Nepal’s Pokhara International Airport, where the ill-fated Yeti Airlines plane having onboard 72 passengers was scheduled to land but crashed minutes before, did not have a working landing guiding system that helps planes land safely on runway, an airport official has revealed. A landing guiding system or instrument landing system helps pilots struggling with visibility maintain visual contact with surrounding obstacles and the ground.
Jagannath Niroula, a spokesperson for Nepal’s Civil Aviation Authority, told the news agency AP that the situation will remain the same until February 26—56 days after the airport began operations on January 1.
The airport was built with assistance from China under the Belt and Road Initiative (BRI) infrastructure project. In 2016, the Nepal government had signed a $215.96 million soft loan agreement with Beijing for the construction of the airport in the tourist city.
Despite the instrument landing system remaining defunct at the time of the crash, conditions on Sunday were said to be good, with low winds and clear skies.
An expert opined that a lack of an instrument landing system could be a “contributory cause” of the accident and highlighted a “notoriously bad air safety culture” in Nepal.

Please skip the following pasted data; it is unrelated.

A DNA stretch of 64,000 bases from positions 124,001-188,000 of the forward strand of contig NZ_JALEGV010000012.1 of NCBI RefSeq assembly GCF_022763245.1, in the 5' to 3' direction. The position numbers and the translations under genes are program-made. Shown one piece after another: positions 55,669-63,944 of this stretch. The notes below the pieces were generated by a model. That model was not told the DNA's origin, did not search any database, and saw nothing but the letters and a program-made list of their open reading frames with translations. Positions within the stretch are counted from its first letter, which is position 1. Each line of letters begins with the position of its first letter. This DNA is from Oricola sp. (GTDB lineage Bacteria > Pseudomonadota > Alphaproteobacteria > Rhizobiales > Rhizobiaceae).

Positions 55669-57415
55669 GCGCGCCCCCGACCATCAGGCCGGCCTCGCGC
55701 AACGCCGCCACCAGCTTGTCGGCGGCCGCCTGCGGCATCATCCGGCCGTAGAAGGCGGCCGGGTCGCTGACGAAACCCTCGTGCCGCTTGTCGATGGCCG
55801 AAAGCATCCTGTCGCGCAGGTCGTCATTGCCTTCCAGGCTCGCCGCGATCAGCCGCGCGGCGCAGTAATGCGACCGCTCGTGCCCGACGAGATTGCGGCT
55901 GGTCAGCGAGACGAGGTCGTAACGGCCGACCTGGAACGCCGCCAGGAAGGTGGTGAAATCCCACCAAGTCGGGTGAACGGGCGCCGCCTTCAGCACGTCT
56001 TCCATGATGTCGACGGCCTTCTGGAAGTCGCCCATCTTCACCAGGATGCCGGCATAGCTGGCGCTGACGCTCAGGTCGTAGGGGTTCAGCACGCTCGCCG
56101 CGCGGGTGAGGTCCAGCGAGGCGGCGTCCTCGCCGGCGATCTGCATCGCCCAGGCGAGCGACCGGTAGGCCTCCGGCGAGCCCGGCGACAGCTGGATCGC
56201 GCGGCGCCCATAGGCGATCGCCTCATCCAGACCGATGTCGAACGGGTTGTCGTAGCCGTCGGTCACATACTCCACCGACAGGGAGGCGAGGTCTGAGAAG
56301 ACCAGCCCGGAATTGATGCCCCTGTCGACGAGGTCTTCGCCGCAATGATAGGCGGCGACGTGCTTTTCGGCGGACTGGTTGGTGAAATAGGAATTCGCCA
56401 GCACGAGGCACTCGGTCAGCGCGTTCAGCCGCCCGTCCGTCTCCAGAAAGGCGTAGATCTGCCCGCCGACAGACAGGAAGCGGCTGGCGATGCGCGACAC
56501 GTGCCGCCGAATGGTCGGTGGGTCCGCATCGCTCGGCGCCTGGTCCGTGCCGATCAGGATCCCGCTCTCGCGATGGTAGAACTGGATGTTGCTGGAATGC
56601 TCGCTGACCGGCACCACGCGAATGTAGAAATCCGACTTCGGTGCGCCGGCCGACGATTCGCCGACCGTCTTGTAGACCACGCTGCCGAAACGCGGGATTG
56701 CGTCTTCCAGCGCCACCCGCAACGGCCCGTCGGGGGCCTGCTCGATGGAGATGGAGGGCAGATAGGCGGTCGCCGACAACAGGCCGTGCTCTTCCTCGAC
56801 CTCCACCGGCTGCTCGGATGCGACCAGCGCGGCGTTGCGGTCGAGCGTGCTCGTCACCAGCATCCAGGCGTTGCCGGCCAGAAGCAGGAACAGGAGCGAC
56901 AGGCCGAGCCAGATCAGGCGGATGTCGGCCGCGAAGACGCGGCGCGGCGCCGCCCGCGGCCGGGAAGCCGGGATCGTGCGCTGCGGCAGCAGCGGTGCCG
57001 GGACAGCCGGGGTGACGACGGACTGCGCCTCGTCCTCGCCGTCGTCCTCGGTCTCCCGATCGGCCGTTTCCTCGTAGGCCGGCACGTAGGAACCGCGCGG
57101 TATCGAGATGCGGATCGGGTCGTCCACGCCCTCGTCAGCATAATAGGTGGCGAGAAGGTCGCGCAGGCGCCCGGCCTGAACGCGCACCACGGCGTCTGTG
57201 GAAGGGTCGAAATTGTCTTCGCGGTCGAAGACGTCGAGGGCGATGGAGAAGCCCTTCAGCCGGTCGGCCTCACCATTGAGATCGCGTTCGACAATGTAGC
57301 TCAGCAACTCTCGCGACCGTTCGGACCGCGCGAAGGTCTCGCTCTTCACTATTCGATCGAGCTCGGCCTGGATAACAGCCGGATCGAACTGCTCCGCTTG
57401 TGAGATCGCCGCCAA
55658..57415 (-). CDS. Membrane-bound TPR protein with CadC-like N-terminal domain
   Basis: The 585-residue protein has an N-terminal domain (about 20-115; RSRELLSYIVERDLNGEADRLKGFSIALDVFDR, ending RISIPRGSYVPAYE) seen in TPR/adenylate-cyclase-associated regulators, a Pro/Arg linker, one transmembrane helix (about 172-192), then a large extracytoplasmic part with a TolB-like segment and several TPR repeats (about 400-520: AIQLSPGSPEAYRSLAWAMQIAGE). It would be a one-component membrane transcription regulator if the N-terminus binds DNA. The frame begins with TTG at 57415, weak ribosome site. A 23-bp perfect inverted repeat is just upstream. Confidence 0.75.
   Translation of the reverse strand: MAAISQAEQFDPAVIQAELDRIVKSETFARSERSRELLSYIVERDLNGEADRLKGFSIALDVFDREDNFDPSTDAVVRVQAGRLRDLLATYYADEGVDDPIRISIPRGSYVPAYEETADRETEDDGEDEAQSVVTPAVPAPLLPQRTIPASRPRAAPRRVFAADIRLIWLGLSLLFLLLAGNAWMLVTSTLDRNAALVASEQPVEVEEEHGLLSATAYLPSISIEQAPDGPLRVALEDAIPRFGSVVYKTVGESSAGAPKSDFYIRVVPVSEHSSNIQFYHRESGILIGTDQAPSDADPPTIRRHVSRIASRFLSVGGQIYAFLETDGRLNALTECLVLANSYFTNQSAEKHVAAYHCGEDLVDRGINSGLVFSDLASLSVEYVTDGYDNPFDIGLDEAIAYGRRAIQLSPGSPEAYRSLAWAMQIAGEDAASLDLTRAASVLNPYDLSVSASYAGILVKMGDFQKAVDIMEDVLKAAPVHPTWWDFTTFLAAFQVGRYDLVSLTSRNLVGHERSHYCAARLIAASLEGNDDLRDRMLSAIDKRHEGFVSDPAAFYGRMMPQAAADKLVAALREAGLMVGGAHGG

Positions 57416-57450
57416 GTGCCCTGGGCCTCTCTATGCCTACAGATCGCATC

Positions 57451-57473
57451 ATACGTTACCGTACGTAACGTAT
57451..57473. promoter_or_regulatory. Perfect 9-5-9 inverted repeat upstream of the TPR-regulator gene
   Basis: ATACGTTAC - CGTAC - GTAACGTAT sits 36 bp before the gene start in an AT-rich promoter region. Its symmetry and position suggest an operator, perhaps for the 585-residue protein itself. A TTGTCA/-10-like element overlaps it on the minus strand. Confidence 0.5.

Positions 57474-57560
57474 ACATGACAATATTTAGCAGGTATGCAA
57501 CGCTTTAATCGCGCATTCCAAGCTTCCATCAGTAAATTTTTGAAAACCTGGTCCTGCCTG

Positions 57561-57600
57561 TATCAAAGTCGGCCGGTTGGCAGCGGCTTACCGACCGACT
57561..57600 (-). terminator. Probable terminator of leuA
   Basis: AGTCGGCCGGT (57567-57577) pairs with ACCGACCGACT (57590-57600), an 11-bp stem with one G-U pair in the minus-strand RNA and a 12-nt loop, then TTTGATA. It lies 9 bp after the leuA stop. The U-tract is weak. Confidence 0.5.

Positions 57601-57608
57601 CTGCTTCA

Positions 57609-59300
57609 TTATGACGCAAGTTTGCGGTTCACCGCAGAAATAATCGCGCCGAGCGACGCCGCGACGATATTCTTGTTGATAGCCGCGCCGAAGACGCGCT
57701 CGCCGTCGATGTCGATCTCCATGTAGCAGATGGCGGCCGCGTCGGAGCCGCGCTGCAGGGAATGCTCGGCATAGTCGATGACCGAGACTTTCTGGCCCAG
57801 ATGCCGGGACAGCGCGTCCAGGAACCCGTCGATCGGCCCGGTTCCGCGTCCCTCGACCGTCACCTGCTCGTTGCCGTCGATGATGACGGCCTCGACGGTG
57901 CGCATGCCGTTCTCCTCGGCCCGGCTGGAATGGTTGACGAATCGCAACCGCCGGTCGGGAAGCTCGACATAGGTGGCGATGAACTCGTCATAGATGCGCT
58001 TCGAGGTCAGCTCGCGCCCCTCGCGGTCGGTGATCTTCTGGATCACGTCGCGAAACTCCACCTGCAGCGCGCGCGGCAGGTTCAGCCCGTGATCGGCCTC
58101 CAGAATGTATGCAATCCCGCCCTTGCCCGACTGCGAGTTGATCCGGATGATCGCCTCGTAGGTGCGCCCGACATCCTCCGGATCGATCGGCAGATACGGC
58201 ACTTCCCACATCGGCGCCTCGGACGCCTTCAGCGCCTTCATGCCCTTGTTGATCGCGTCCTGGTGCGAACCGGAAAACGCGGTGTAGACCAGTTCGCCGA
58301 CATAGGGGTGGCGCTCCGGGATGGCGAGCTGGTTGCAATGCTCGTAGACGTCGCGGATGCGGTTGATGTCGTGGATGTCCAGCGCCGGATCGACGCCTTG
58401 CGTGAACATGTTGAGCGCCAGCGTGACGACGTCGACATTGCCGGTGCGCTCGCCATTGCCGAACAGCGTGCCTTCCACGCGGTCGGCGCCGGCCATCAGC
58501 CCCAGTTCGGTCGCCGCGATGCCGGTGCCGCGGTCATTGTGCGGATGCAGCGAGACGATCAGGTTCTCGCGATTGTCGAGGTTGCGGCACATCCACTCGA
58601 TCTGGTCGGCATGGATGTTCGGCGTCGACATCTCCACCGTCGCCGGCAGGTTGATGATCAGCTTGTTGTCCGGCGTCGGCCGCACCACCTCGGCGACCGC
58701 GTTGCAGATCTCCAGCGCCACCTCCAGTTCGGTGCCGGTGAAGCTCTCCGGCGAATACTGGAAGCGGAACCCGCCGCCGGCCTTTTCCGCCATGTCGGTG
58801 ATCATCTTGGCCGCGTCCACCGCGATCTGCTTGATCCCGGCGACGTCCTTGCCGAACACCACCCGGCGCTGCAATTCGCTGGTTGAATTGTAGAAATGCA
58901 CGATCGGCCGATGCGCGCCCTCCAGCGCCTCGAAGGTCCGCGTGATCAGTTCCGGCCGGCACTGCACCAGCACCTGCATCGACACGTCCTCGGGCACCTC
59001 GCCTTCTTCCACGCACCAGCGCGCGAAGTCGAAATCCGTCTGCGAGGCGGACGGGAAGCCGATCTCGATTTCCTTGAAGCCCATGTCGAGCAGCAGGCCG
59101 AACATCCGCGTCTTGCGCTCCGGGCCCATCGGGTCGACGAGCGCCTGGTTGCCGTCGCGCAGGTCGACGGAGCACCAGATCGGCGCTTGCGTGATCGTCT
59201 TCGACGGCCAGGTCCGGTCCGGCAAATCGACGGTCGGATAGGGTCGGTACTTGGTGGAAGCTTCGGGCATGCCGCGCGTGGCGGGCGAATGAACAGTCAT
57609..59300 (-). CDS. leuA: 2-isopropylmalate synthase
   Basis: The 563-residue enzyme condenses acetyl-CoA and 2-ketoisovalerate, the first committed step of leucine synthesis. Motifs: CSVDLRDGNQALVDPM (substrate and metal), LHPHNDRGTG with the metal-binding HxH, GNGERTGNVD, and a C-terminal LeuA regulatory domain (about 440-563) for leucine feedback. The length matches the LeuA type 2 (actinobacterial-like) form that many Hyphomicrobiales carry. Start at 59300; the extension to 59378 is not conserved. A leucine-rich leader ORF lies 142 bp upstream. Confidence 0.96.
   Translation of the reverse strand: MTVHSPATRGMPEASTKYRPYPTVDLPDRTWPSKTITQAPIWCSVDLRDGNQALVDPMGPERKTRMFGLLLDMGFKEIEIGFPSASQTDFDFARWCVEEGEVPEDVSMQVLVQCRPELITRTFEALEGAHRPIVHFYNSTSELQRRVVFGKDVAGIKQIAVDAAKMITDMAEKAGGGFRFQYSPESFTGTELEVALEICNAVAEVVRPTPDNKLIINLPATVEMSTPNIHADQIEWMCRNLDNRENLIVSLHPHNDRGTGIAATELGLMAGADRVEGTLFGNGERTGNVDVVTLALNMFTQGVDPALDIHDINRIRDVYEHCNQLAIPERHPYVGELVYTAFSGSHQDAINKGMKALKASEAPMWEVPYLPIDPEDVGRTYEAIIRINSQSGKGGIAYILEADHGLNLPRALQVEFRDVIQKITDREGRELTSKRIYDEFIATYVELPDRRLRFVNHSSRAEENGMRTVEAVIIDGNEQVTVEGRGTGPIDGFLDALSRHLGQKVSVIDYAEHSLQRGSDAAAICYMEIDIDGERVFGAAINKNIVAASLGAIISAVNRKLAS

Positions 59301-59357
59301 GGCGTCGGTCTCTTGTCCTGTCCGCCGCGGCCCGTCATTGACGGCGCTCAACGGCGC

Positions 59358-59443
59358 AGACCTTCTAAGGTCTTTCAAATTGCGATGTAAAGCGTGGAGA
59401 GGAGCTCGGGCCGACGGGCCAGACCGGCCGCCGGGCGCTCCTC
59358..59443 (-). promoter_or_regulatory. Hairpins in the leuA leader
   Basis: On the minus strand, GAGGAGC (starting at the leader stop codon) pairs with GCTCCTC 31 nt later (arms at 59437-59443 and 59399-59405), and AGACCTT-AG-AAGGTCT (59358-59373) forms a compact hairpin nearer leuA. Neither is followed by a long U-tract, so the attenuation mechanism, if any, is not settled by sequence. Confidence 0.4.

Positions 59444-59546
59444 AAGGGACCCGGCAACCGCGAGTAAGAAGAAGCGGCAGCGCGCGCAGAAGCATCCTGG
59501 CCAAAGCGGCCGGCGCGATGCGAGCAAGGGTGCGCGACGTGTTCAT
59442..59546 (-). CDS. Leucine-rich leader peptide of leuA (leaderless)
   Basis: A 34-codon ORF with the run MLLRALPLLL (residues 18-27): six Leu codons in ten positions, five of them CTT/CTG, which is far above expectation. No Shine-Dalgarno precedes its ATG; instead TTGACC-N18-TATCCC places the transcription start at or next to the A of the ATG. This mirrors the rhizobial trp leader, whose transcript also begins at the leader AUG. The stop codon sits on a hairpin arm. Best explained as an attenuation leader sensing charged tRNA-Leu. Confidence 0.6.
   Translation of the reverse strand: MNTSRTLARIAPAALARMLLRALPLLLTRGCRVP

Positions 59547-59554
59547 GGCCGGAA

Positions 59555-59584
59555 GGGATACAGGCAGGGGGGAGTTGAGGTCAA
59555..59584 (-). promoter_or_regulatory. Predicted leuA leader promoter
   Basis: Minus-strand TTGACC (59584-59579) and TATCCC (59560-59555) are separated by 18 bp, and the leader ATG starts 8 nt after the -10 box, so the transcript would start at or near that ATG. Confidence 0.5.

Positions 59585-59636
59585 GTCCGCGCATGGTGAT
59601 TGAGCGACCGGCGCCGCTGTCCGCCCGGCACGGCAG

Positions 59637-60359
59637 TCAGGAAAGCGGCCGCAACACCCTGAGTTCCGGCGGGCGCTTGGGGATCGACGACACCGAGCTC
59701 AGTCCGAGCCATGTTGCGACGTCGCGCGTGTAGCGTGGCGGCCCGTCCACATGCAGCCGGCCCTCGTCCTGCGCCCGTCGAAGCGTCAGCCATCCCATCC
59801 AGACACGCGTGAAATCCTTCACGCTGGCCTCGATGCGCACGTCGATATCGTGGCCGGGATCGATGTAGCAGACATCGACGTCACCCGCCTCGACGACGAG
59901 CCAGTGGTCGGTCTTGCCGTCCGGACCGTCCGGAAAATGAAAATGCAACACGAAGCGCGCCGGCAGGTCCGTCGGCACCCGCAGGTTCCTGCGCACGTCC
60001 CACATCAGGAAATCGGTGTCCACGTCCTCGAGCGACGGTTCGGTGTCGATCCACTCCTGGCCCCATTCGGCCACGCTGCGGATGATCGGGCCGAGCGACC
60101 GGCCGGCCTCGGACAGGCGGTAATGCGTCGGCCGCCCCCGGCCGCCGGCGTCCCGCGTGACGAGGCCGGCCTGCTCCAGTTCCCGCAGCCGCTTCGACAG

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He said that pilots in Nepal encounter in-flight visibility problems as the country is surrounded by mountains.
Though it is still not clear as to what led the plane to crash, it is believed that—based on the videos of the plane’s final moments before the crash—it went into a stall, although it is unclear why.
“Flying in Nepal becomes challenging if you don’t have navigational aids and puts an extra workload on the pilot whenever they experience problems during a flight,” Amit Singh, an experienced pilot and founder of India’s Safety Matters Foundation, told AP news agency.
“Lack of an instrument landing system only reaffirms that Nepal’s air safety culture is not adequate.”
The twin-engine ATR 72-500 aircraft’s cockpit voice recorder and flight recorder were retrieved on Monday.
Yeti Airlines said that the plane’s cockpit voice recorder is being analysed locally, and the flight data recorder will be sent to France. Experts from France have been assisting in the probe into the crash.
(With inputs from agencies)
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